The final step is to find weighting factors, W, that will correct all three standard star images to the same value. Designating the highest of the signals as Smax, divide each filter signal level by this value:

These weight factors correct for filter transmittance and detector quantum efficiency. With most filters and CCDs, the weight factors will be something like 1.00:0.93:0.78, that is, reasonably close to ideal values of 1.00:1.00:1.00.

• Tip: AIP4Win's Color Calculator Tool makes it easy to use G2V stars for white balance. You can load these images, measure the stars and enter the altitudes at the time you made the images, and the tool will compensate for atmospheric extinction and compute suitably adjusted weighting factors for you.

Correct Images for Extinction. Now the filtered images can be white-balanced and corrected for atmospheric extinction. The images of the celestial object were attenuated in the same way that the images of the white standard were:

where Z is the object's zenith distance when the image was made, and AR , AG, and Ab are the atmospheric transmittance in the R, G, and B passbands.

Finally, we are ready to apply atmosphere and white-balance corrections to each of the filtered images to obtain corrected signals:



If there is a residual sky background component in the images, then applying these corrections will alter the sky component of the signal, but this does not matter because you can subtract the sky background as part of the process of generating a color image.

• Tip: Given a set of weighting factors, AIP4Win s Process RGB Tool will adjust a set of filtered images to the correct color balance. After they have been adjusted, the images are said to be "G2V color balanced "

20.3.3 Create the Color Image

In displaying the image, the goal is to convert corrected images into display inputs. Displays usually accept an 8-bit input for the red, green, and blue primaries, so each color can be displayed in 256 levels of intensity. The three color-channel signals going to the display device, (DR, DG, DB), are called an RGB triad.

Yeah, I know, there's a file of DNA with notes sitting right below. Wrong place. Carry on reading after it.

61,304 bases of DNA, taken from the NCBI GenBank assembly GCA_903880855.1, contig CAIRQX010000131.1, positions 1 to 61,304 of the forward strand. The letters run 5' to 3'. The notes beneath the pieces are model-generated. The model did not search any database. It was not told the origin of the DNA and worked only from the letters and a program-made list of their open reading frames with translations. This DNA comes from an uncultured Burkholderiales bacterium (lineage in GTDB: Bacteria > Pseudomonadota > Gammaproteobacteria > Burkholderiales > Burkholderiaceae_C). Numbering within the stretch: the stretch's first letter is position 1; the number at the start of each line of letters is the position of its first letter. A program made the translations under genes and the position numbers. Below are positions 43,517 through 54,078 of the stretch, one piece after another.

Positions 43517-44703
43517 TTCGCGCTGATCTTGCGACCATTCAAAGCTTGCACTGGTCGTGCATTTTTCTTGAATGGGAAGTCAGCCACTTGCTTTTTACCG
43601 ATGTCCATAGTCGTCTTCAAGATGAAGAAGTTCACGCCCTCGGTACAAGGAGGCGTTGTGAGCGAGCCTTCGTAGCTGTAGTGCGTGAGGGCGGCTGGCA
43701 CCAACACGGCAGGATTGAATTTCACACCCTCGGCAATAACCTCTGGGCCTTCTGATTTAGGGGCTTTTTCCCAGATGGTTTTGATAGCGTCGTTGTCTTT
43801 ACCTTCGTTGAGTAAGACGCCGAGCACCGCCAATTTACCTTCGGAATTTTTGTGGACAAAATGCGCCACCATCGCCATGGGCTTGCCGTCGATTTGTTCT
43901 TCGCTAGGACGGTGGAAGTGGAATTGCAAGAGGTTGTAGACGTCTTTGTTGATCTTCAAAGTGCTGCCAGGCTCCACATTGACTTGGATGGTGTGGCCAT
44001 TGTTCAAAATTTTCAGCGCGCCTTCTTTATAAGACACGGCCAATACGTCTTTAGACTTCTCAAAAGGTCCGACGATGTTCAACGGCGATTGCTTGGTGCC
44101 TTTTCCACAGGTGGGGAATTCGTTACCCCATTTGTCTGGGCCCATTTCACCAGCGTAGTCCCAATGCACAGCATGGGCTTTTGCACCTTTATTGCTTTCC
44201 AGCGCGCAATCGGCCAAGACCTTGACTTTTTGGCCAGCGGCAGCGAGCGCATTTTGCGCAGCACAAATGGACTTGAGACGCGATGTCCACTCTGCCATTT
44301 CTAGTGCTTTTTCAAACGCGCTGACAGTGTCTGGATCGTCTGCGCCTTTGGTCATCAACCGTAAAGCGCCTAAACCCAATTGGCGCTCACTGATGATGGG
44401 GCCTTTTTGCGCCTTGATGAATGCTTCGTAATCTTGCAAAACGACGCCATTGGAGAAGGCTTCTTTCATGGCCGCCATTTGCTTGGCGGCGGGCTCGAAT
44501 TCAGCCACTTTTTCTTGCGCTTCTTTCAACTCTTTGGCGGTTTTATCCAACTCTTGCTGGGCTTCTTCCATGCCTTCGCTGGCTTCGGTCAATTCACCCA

The output floor is the smallest display value, (0, 0, 0), which appears black; the output ceiling is the greatest display value, (255, 255, 255), which is white. An input of (100, 100, 100) appears as a medium shade of gray, and an input of (192, 128, 64) displays as a light yellowish-orange. An 8-bit display is capable of producing 256 = 16,777,216 colors—more than the human visual system can distinguish as separate colors.

Given that a color image contains an average sky background that should appear as black (0, 0, 0) or a very dark shade of gray, such as (5, 5, 5), and highlights that should display as bright white (255, 255, 255), the task of the display stage is to convert the pixel values in the corrected images to display values.

Creating the display begins with determining two quantities in each image:

• S'R ,S'G , and S'B , the pixel value of any residual sky


background. This should be measured in a star-free region well away from any celestial objects in the image.

• S'R , S'rT , and S'R , a pixel value representing the